This NBCAM, We’re Talking About Early Detection and Breast Self-Awareness
By: Marlene Krobatsch, Fall 2018 Mission Communications Intern
Every October, we honor National Breast Cancer Awareness Month (NBCAM). During this month, it is important to remember the significance of early detection. The best chance of survival is to catch breast cancer in its early stages, when its small and hasn’t spread to other parts of the body. We like to tell people that 40 isn’t a definite number for getting your first mammogram, as it is all dependent on your personal risk.
It is important to discuss your personal risk of developing breast cancer with your healthcare provider. Depending on your risk level, your doctor may want you to get a mammogram at a younger age and more often than other women. Mammograms use x-rays to create images of the breast and are the most effective way to find breast cancer. They can detect breast cancer when it is small, before you can personally feel it.
The sooner breast cancer is discovered, the easier it is to successfully treat it. Later stages of breast cancer are harder to treat because they can spread to multiple places in the body, called metastasis.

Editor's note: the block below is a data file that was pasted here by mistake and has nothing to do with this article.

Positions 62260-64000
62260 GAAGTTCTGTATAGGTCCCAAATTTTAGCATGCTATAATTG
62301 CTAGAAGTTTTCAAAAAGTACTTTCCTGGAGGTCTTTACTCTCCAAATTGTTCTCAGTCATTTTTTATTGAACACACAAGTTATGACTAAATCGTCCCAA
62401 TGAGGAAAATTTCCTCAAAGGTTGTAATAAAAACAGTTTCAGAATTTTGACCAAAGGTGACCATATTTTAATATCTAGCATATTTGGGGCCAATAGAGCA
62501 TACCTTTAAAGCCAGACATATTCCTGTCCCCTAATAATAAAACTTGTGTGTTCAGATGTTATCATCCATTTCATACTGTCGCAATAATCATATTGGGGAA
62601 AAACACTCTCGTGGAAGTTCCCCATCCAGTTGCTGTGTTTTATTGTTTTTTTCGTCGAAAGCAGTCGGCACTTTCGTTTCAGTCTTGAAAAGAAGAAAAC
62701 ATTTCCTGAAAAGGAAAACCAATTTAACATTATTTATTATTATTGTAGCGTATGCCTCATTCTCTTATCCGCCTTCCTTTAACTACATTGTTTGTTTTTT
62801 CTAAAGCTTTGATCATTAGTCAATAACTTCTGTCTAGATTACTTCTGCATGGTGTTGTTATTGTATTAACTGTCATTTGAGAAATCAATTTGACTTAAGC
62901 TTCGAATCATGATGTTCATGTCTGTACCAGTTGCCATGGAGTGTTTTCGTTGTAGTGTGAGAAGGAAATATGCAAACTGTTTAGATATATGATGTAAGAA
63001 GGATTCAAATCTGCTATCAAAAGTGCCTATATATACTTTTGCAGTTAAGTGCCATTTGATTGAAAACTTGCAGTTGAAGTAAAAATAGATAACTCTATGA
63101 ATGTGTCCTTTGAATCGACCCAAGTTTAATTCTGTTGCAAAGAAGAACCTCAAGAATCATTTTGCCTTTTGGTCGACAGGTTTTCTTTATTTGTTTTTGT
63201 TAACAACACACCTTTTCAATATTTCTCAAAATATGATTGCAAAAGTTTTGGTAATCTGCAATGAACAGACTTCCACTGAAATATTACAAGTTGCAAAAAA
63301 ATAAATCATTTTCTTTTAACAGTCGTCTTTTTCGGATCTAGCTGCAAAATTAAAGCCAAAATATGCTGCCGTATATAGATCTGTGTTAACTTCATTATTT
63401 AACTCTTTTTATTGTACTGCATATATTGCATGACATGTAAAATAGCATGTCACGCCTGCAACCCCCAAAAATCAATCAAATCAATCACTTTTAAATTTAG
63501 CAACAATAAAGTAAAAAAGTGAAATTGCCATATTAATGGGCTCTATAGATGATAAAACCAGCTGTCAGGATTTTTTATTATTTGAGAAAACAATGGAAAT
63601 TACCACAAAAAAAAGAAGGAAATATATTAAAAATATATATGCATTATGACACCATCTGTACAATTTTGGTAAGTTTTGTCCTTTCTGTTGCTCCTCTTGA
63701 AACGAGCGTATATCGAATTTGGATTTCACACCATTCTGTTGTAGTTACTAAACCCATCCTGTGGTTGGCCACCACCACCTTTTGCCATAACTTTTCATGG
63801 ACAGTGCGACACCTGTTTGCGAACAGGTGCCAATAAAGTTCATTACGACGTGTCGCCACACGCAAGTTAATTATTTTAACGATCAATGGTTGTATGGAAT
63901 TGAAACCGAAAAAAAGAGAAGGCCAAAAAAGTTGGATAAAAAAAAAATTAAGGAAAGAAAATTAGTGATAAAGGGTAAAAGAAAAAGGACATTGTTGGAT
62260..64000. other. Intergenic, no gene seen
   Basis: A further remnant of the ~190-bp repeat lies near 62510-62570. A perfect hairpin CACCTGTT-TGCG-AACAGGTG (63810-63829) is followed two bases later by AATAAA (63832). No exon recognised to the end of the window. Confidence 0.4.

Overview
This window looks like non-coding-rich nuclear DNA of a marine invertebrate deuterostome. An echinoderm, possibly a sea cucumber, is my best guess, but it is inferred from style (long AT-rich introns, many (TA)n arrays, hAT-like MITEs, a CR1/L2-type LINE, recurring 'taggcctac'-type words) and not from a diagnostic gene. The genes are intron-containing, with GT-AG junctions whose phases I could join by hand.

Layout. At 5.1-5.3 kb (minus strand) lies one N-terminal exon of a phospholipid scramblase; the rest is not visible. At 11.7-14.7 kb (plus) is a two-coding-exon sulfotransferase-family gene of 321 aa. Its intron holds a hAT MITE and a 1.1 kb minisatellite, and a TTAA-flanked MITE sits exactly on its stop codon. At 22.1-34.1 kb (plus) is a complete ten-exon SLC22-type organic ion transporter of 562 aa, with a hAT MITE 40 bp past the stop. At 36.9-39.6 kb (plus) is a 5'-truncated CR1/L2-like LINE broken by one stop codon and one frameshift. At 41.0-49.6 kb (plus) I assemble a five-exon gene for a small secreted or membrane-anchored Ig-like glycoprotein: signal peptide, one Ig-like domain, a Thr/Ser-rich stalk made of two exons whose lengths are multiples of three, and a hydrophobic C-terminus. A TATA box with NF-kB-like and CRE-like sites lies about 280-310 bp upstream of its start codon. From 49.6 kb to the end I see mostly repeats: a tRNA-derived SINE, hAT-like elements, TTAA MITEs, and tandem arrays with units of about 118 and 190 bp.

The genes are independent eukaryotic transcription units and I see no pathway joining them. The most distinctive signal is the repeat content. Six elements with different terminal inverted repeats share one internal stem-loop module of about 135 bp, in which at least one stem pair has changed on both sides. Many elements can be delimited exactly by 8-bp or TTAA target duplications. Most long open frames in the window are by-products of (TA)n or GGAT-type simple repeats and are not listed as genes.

Women with a strong family history of breast cancer are at a much higher risk of getting the disease. Women with a first-degree female relative with breast cancer are twice as likely to receive it themselves, and if they have more than 1 relative with it, the chances increase to about 3–4 times higher. In order to take the most precautionary steps, it is important to speak to your doctor and understand your individual risks of developing breast cancer.
Knowing how your breast normally look and feel can help you detect when something is abnormal. If any changes occur it is best to see a doctor as soon as possible. Be breast self-aware and get to know your breasts. Know what is normal for you!
- Lump, hard knot or thickening inside the breast
- Swelling, warmth, redness or darkening of the breast
- Change in size or shape of the breast
- Itchy, scaly sore or rash on the nipple
- Nipple discharge that starts suddenly
- Dimpling or puckering of the skin
- Pulling in of your nipple or other parts of the breast
NBCAM brings women and men affected by this disease together. This month helps us to raise awareness about the importance of early detection and breast self-awareness.
Two of our core mission values are care and community. We work to eliminate disparities in breast cancer care and outcomes by addressing gaps in access and quality in our 13-county service area through our grants program. Through this action, we work to educate our communities about the importance of early detection and provide women and men affected by breast cancer with the services they need.
Komen CSNJ is here for you; you are not alone. For more information and resources, please visit our website at www.komencsnj.org.